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Review Article Open Access
The race for producing more crop yield by adopting more intensive agronomic practices and applying more fertilizers is thought to have had adverse effects on the soil health. Improvement in agriculture sustainability requires optimal use and management of soil fertility and soil physical properties, both of which rely on soil biological processes and soil biodiversity. In this context, the long-lasting challenges in soil microbiology are development of effective methods to know the types of microorganisms present in soil, and to determine functions which they perform in situ. It is imperative to understand the relationship of soil and plants with the diversity of associated bacteria, rhizobacteria, defining the roles of plant growth promoting bacteria (PGPR) to evolve strategies for their better exploitation. Different cropping systems are of central interest to explore for sustainable agriculture. The rhizosphere, considered to be a hot spot of bacterial diversity, harbors bacterial flora whose diversity is mainly expressed in terms of functions adapted to the root presence, and in particular to favor plant growth. This in turn is beneficial to the whole rhizosphere microbiota through the highly nutritive and energetically rhizo-depositions. Plant growth promotion and development can be facilitated both directly and indirectly. Generally, PGPR function in three different ways: synthesizing particular compounds for the plants, facilitating the uptake of certain nutrients from the soil, and preventing the plants from diseases. Some common examples of genera exhibiting plant growth promotingactivity are Azospirillum, Azotobacter, Bacillus, Burkholderia, Corynebacterium, Pseudomonas, Rhizobium, Serratia etc.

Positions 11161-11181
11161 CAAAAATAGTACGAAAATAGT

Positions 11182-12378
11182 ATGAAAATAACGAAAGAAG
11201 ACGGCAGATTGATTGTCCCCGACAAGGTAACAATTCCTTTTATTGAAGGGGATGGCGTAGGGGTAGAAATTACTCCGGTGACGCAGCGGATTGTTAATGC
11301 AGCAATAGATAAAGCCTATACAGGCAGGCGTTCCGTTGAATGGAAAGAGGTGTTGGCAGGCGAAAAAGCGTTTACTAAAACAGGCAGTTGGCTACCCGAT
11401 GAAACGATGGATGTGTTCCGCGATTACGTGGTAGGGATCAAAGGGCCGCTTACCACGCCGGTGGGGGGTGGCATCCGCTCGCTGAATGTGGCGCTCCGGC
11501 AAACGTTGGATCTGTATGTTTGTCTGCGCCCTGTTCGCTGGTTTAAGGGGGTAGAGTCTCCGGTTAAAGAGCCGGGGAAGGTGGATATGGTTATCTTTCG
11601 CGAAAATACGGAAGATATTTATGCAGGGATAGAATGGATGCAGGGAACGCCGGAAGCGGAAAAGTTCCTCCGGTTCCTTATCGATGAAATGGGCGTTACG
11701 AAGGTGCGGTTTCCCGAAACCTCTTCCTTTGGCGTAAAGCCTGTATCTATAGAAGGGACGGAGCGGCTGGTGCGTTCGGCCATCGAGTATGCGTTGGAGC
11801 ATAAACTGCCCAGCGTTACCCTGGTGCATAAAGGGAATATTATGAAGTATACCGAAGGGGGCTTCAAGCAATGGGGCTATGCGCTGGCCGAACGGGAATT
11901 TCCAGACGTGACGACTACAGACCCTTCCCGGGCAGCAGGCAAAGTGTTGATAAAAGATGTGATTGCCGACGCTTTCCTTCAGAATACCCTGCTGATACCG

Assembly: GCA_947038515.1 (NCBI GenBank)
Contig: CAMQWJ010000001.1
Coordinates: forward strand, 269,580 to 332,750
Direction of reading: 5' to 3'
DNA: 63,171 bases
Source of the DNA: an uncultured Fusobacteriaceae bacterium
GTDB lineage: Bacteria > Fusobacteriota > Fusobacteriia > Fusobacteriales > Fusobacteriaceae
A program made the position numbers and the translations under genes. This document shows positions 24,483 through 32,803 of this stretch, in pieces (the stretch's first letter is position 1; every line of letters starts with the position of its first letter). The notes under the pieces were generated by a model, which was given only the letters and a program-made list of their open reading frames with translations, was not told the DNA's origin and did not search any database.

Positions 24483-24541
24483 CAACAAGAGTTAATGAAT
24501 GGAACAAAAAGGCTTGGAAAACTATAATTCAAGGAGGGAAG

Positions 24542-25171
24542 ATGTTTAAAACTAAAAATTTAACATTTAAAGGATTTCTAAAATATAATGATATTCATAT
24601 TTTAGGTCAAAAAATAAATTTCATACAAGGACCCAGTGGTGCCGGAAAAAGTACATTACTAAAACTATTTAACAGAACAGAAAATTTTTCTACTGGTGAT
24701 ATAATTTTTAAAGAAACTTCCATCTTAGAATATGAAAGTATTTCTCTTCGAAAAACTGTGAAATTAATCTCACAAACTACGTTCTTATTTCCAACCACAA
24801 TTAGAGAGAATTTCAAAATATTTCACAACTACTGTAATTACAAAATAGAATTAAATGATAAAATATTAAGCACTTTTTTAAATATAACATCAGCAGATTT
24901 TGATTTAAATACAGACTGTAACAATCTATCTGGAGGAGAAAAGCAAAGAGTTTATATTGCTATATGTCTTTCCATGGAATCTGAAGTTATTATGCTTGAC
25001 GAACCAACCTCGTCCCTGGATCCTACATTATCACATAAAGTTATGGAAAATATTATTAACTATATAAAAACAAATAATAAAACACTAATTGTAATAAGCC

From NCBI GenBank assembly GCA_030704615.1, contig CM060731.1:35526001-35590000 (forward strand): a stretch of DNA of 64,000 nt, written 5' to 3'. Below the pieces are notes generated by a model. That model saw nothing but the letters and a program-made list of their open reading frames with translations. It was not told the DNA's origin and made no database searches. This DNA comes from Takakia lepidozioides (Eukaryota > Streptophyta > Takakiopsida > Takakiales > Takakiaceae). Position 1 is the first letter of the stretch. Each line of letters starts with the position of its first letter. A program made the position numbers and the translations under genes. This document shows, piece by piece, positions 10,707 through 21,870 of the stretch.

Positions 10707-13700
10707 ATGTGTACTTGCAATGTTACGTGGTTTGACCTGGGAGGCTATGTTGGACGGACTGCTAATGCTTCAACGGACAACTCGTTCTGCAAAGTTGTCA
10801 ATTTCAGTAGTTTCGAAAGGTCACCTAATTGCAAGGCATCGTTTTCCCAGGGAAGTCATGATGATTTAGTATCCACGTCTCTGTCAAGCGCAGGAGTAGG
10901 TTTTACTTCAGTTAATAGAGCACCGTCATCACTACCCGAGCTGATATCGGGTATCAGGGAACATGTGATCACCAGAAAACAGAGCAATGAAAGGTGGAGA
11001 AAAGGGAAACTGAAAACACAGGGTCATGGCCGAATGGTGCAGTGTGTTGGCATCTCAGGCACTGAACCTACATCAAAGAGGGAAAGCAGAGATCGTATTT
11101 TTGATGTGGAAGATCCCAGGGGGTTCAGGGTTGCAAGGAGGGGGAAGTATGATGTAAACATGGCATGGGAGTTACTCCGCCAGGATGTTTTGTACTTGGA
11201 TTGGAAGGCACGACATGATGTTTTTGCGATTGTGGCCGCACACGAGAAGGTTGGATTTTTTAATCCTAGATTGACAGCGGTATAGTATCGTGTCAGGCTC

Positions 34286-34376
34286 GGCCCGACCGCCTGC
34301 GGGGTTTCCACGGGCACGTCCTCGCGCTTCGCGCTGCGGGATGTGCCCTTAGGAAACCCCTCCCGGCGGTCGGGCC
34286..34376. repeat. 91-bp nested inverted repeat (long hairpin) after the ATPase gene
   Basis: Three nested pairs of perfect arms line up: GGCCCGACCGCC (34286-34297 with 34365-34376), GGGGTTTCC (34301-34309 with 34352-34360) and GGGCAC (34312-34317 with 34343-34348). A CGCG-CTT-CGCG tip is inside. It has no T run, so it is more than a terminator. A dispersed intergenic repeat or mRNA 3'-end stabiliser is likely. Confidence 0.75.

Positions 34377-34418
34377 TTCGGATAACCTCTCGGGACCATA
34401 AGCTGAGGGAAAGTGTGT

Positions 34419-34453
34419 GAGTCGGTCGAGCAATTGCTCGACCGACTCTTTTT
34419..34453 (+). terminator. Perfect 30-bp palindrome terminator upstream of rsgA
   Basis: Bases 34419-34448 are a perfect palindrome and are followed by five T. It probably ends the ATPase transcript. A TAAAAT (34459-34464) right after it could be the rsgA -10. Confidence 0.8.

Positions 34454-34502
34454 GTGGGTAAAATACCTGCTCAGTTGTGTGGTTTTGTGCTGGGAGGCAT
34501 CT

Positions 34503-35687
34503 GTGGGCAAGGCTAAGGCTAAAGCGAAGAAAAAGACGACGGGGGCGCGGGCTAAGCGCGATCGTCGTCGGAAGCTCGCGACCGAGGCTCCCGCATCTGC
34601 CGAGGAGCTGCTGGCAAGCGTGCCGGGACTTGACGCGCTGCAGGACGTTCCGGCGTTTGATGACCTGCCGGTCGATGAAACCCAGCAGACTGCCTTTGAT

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Author(s): Seema Rawat and Asifa Mushtaq
PGPR, Rhizosphere, Rhizobacteria, Sustainable agriculture, Plant Microbiology,Plant Biotechnology